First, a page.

Miracles are Happening in Davis
This is the first news article I ever wrote. It was published July 26, 1991. Coincidentally the wedding announcement of one of my next door neighbors appeared opposite to my article. I have corrected a couple of minor errors, but otherwise it is as originally printed. Remember that this was printed in a secular newspaper so the tone is a bit more neutral than I would use here on this website. As for everything else on this website the local Catholic clergy bear no responsibility. This was published decades before they came to Davis.
The ArticleThe reported appearances of the Virgin Mary in Medjugorje, Yugoslavia made the July cover of "Life" magazine. Recently the television program "20/20" televised a Catholic Exorcism. Last fall, reflections that looked somewhat like the Virgin Mary appeared in Colfax and dominated the local news. But what about Davis?
Christians in Davis, as elsewhere, report many miraculous experiences, although unchecked by the media or church authorities. Some people in Davis, a town not known to be a center of miraculous activity, are willing to speak out.
Physical healings were the most commonly discussed miracles in the New Testament and are still popular in Davis. Believers like physical healings not only because they confirm their faith in God, but because they suggest that God loves them and is willing to become involved in their lives.
One method that Davis Roman Catholics use to ask for healing is the rosary. The series of prayers is called the rosary because they are believed to be like a bouquet of roses for Mary, the mother of Jesus. The person who prays these prayers typically keeps track of them with a chain of rosary beads.
Several Davis residents report that God has healed someone in their family through praying the rosary. Christine Coelho claims her son Christopher Bacich, was born with and eventually healed of cancer of the adrenal glands even after doctors offered no hope.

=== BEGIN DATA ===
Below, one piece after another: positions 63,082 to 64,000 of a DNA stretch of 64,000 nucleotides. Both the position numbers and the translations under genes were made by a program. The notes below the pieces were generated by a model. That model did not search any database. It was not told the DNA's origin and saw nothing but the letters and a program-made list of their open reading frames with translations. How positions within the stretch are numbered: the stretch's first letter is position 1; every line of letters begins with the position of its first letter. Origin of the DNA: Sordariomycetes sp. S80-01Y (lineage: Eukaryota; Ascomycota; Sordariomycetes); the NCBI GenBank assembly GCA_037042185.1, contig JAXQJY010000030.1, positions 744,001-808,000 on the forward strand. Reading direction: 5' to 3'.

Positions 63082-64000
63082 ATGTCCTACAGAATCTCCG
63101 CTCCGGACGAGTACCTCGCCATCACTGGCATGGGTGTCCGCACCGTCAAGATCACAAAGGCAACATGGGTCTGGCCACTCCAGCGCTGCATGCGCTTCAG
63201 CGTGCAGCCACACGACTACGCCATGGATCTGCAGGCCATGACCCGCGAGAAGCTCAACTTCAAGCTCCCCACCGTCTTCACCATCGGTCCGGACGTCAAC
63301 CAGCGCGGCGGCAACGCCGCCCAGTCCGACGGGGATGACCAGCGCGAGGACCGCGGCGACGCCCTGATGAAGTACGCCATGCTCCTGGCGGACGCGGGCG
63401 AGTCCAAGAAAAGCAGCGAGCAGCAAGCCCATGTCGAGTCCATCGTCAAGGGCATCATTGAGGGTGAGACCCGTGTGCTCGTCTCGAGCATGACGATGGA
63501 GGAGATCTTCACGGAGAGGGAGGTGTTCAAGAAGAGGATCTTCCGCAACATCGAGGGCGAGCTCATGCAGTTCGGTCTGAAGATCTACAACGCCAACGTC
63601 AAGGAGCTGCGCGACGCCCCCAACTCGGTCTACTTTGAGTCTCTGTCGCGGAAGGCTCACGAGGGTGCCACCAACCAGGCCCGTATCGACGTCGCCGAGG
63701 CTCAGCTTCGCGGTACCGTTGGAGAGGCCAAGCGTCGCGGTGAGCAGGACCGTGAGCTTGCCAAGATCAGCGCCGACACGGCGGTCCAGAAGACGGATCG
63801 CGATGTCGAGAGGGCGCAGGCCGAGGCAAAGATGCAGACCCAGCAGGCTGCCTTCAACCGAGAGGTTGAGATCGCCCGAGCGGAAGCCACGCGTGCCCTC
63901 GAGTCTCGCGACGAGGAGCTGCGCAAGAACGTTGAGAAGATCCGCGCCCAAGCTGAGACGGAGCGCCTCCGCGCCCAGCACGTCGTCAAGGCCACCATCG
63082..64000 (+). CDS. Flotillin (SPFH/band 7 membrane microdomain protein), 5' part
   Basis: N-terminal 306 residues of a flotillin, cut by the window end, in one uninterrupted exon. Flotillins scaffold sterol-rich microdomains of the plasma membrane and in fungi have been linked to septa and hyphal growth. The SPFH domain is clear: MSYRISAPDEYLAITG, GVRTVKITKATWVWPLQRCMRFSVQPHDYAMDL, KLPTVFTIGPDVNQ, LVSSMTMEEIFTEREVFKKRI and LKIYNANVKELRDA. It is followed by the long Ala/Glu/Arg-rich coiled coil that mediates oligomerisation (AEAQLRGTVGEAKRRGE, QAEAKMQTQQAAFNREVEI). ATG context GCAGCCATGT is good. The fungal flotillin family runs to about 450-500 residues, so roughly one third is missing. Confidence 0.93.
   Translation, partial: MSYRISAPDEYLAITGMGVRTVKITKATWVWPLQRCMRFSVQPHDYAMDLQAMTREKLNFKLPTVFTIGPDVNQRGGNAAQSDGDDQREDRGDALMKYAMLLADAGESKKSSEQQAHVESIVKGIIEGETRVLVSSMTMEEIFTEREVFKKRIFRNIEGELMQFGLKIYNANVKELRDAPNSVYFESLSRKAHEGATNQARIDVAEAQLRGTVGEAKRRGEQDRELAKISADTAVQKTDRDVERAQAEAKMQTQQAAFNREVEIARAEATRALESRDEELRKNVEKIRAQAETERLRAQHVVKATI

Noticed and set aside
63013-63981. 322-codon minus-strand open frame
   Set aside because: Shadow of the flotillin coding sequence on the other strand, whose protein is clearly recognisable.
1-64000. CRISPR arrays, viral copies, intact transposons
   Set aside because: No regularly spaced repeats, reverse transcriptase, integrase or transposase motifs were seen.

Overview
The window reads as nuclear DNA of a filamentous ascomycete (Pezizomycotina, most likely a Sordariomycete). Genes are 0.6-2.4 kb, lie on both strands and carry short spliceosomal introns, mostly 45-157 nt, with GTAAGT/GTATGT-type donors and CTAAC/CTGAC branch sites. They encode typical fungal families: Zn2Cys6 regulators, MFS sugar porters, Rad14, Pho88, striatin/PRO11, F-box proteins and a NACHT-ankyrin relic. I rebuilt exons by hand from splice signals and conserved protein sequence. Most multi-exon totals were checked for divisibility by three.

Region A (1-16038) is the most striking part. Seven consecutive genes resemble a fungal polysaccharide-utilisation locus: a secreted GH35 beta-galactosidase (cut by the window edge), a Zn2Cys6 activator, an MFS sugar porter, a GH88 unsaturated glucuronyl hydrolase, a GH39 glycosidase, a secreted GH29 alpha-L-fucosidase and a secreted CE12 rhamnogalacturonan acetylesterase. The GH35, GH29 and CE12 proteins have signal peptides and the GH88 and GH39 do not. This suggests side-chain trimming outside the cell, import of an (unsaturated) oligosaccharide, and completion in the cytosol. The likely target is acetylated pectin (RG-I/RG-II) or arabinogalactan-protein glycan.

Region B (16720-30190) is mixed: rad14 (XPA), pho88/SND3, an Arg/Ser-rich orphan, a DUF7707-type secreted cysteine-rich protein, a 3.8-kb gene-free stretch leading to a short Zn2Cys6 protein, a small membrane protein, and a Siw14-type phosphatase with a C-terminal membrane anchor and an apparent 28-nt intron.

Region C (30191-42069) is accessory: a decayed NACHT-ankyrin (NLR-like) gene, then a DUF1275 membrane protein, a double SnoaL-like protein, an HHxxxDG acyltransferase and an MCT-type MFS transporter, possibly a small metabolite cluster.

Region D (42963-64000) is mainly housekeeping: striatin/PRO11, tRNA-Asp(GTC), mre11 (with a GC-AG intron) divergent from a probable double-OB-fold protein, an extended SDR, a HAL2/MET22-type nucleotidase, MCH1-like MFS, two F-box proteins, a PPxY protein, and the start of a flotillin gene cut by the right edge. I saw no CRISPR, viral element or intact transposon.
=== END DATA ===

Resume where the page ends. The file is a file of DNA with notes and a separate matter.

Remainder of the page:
Coeho prayed, then sought more help by flying to Los Angeles to visit the Rev. Aloysius Ellacuria, a Catholic priest famous for his own healing from cancer. Ellacuria gave Coelho his own rosary beads, told her to touch her baby with it, and urged her to have her family to pray for healing.
When Coelho touched her son with Ellacuria's beads, she said the child shook all over. She said she thought she had imagined it, so she touched the child again, and once more he shook. Coelho said she convinced her family to pray the rosary and her son was healed.
According to Coelho, a doctor who examined the baby kept saying "It's a phenomena, it's a phenomena." She told him, "It is the power of prayer."
Prescription drugs given to the baby were subsequently banned for use on infants because of severe side effects that could cause brain damage. Yet today, Bacich is a 21 year-old honor student at the University of San Francisco.
Thankful for the physical healing of her son, Coelho is also grateful for the spiritual effect that the healing had on her family. The family has remained loyal to their faith and to praying the rosary. And Bacich, in addition to his academic success, is a leader of Communion and Liberation, a church group to which many of his family belong.
Janet Vyviechka of Davis said her brother, Irwin Havrda, was diagnosed with cancer and given two weeks to live. Vyvlechka's mother began to pray the rosary continuously. Two years later, Havrda is alive and cancer free.
The rosary is but one of many means which Davis Catholics ask for healing. At least one St. James Catholic Church parishioner has visited Lourdes, a well known grotto in France where thousands have traveled in search of healing. Still others have petitioned saints, prayed in tongues and simply asked God to heal them.